Process mapping tools are found in every quality practitioner’s toolbox. Whether flowcharts, SIPOCs (suppliers, inputs, process, outputs, customers), mind maps or swim lanes, there is a process mapping tool that can document the process under review. Since the 1970s, when the quality movement took hold in the United States, the most often used and most widely accepted of these tools has been the flowchart. It is from this basic mapping concept that all others have emerged.
Management invests time and money in Six Sigma to get better results. Projects are the key to organization improvement in Six Sigma; they also are the most visible and quantifiable part of this effort. Too often, organizations do not do the basics of good project selection and project management well.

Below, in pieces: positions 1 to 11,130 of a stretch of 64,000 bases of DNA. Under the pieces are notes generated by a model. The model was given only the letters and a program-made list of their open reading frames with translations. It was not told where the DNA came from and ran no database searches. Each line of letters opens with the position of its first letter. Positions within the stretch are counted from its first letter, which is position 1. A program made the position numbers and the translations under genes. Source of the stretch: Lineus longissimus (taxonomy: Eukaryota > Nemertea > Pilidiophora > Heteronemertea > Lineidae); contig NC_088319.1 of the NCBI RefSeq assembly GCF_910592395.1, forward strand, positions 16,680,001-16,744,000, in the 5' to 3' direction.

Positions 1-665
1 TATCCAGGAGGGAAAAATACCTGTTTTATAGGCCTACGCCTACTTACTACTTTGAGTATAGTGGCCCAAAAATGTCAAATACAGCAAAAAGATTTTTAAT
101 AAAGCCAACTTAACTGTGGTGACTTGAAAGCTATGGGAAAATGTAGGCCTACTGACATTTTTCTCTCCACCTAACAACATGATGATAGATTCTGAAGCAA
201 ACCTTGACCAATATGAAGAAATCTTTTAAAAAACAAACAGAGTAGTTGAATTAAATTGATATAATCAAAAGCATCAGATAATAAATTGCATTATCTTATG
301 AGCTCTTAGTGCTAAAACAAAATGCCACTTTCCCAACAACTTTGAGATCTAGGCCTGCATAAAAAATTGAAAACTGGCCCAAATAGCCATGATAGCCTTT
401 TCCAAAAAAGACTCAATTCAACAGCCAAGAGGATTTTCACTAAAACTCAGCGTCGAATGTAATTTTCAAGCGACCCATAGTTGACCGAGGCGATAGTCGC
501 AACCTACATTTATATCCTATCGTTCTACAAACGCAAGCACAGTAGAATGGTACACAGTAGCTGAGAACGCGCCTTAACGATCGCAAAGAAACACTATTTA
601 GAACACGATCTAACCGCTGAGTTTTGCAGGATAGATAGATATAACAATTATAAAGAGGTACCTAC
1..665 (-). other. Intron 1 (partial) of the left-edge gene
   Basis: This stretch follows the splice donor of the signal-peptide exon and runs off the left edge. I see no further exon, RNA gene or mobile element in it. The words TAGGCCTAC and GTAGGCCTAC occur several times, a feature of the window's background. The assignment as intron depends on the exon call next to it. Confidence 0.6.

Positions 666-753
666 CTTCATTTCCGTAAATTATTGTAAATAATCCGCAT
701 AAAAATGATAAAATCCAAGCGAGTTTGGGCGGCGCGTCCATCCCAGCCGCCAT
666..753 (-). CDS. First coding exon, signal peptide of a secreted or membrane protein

Pull systems, one-piece flow, elimination of waste-these are the concepts most often discussed when lean is the topic. Quality at the Source, on the other hand, is rarely front and center when lean improvement efforts are presented.
Even though improved quality is a common outcome of lean transformations every day, the glamorous lean concepts and tools seem to get all the attention. However, just as 5S systems are credited with productivity improvements of up to 10%, Quality at the Source (QATS) can produce dramatic quality improvements in short order.
What is the purpose of using the Six Sigma Methodology? Have you ever heard Six Sigma referred to as a problem-solving methodology? This is a disservice to both problem solving and Six Sigma. There are numerous problem-solving methodologies around, but they are focused on finding the cause of some exceptional event that has occurred. Six Sigma, on the other hand, is a process improvement methodology and goes far beyond problem solving.